According to "Annals of Bath County, VA":

  • John Preston acquired 1,054 acres in the Calf Pasture, 520 acres of which were later sold by William (Susanna) Preston to Mary Preston, 1762, for $333.33. The same sold by Mary Preston to Robert Lockridge, 1763, for $366.67.

Record of Importation to Augusta County, VA

From Chalkley's:

  • Vol. 1 - MAY 12, 1746. - (44) John Preston proved his importation; Elizabeth, his wife; William, his son; Lettice, Margaret and Anne, his daughters, immediately from Ireland into this Colony.

Estate Records in Augusta County, VA

From Chalkley's:

  • Page 72.--19th February, 1747. [s/b 1747/48] Elizabeth Preston qualifies administratrix of Jno. Preston.
  • Vol. 1 - FEBRUARY 18, 1747/8. - (356) Widow Elizabeth, qualifies on John Preston's estate.

Records in Augusta County, VA

From Chalkley's:

  • Page 69.--20th February, 1745. Moses Thomson, late of County Augusta, to James Edmiston, £13.17 current money Virginia; 100 acres patented 20th August, 1745, to Moses, on east side South River, Shanandoe, on the Red Banks. Witnesses, Thos. Lewis, John Preston, David Edmiston. 15th April, 1746, proved by Lewis and Edmiston. 12th May, 1746, proved by John Preston.
  • Vol. 1 - August 20, 1746 - (73) William Thompson to be overseer from Court Ho. to Tinkling Spring, already viewed, with these tithables John Lynn and his three sons, John Henderson, John Ramsey, John Preston, Wm. Palmer, David Stuart, James Coile, Joseph McClelhill, Alexr. Thompson, John Mitchell, John Hutchison, Andrew Russell, Geo. Caldwell and his two sons.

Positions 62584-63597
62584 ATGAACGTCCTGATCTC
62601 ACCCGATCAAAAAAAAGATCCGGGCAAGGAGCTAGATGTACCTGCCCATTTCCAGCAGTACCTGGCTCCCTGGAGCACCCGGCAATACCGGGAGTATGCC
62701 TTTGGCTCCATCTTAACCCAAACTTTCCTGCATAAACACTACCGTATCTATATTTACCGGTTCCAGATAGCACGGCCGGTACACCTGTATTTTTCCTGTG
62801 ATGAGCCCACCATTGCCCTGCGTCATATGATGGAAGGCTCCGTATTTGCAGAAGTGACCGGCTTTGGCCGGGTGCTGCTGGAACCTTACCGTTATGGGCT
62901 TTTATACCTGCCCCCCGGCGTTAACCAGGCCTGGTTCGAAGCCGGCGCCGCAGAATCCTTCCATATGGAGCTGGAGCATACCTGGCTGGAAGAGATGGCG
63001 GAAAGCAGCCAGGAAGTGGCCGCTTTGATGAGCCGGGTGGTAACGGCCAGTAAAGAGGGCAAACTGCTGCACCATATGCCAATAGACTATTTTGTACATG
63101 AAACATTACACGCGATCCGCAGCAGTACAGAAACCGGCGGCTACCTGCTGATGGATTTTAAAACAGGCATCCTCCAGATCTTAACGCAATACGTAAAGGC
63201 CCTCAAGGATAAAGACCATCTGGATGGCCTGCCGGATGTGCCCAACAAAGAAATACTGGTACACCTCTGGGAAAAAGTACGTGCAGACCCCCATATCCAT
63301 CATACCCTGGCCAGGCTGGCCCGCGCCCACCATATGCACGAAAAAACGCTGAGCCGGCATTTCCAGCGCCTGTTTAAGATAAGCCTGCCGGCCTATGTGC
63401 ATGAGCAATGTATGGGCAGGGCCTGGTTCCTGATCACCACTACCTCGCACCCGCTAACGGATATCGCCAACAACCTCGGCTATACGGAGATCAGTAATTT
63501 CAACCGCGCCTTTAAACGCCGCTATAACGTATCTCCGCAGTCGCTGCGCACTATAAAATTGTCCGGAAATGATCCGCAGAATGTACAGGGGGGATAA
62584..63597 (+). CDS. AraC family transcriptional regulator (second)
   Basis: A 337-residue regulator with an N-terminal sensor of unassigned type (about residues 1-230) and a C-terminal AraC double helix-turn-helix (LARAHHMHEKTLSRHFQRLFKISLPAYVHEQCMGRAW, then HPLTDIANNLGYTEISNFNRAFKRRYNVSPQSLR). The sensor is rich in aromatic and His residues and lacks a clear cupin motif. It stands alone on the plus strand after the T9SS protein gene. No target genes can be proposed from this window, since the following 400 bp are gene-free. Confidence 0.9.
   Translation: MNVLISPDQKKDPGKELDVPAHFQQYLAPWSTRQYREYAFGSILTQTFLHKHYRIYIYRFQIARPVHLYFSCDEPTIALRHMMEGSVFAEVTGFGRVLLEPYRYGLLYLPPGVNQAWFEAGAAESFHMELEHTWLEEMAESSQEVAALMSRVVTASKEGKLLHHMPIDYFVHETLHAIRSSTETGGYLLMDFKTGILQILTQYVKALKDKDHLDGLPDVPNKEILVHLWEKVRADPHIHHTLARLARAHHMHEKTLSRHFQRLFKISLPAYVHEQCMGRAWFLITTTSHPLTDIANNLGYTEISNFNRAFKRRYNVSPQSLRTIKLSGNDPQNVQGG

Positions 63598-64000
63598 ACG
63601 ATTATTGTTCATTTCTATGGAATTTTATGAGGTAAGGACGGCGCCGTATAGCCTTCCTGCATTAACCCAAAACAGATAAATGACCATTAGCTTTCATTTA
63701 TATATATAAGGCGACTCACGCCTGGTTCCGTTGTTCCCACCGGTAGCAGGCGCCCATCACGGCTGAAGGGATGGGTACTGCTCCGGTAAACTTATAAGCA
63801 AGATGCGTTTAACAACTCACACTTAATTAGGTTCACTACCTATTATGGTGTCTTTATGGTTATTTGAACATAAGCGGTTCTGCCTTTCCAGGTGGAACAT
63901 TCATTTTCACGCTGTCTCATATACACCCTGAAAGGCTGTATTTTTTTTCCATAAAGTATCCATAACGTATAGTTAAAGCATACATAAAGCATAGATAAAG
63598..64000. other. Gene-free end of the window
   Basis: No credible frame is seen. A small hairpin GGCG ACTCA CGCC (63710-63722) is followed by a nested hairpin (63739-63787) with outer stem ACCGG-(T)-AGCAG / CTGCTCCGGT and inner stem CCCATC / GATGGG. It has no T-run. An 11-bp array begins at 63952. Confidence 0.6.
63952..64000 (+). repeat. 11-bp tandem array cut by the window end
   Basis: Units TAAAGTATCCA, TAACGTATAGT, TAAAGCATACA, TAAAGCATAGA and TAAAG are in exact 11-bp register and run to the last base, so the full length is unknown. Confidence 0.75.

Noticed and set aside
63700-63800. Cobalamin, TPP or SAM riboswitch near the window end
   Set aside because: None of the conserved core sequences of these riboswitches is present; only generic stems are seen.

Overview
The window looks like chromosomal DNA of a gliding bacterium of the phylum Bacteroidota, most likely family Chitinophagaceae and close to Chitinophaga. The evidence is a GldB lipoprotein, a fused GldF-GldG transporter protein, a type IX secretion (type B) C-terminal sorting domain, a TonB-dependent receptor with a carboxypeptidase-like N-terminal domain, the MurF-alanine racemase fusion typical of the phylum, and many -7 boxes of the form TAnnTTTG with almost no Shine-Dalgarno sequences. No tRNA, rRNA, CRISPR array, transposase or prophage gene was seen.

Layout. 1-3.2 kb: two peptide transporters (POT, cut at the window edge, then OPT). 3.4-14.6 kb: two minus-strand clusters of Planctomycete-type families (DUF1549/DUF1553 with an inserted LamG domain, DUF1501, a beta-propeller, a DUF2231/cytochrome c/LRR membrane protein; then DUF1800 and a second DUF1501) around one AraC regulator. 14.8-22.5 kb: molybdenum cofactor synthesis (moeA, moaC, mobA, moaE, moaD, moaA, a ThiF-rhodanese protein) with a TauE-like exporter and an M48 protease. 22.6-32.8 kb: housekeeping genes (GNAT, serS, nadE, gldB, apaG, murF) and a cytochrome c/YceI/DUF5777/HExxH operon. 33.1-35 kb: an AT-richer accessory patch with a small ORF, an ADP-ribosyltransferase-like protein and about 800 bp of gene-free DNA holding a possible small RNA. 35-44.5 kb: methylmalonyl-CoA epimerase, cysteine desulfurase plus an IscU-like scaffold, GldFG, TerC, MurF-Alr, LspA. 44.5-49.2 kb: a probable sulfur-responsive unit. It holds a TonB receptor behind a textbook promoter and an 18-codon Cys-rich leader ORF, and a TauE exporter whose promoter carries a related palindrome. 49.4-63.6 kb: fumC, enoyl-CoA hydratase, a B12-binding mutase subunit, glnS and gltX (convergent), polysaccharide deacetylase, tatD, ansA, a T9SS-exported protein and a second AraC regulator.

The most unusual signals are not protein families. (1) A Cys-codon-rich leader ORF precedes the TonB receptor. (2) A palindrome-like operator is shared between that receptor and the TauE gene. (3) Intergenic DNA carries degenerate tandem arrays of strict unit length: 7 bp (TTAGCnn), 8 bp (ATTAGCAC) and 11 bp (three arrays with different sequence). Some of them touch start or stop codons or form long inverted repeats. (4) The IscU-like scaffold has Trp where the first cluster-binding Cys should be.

• Vol. 1 - SEPTEMBER, 1746. - George Brackenridge vs. John Preston.--Debt on note. Dated 7th August, 1744.
  • Vol. 1 - November 19, 1746. - (129) John Preston--Ordinary license. [Note: an "ordinary" was the equivalent of today's "bed and breakfast inn"]
  • Page 185.--9th February, 1747. Robert Turk, planter, to Robert Patrick, £62 current money Virginia; 437 acres in Beverley Manor, crossing South River of Shanando. Witnesses, John Preston, Robert Scott. Acknowledged by Robert Turk, and dower released by Margaret, his wife, 18th March, 1746.
  • Vol. 1 - MAY 22, 1747. - (204) John O'Neal died at house of John Preston and his estate so inconsiderable--none will admr., and sheriff ordered to sell.
  • Vol. 2 - AUGUSTA PARISH VESTRY BOOK. Page 35.--17th June, 1747: Church Wardens bind Wm. Anderson to John Preston.
  • Vol. 1 - NOVEMBER 21, 1747. - (334) John Preston has leave to keep ordinary.
  • Vol. 1 - FEBRUARY 18, 1747/8. - (22) John Preston-dead.
  • Vol. 1 - FEBRUARY AND MARCH, 1748. - George Brackenridge vs. John Preston.--Debt. Writ 24th August, 1747. March, 1748, abates by, death of plaintiff.
  • Vol. 1 - MAY AND AUGUST, 1748. - John Preston vs. William Miller.-Attachment, 20th November, 1747.
  • Page 65.--19th August, 1748. James Patton and Jno. Lewis to James Lockridge; corner Robert Givins, John Preston; 520 acres on Calfpasture. Teste: Robt. Christian.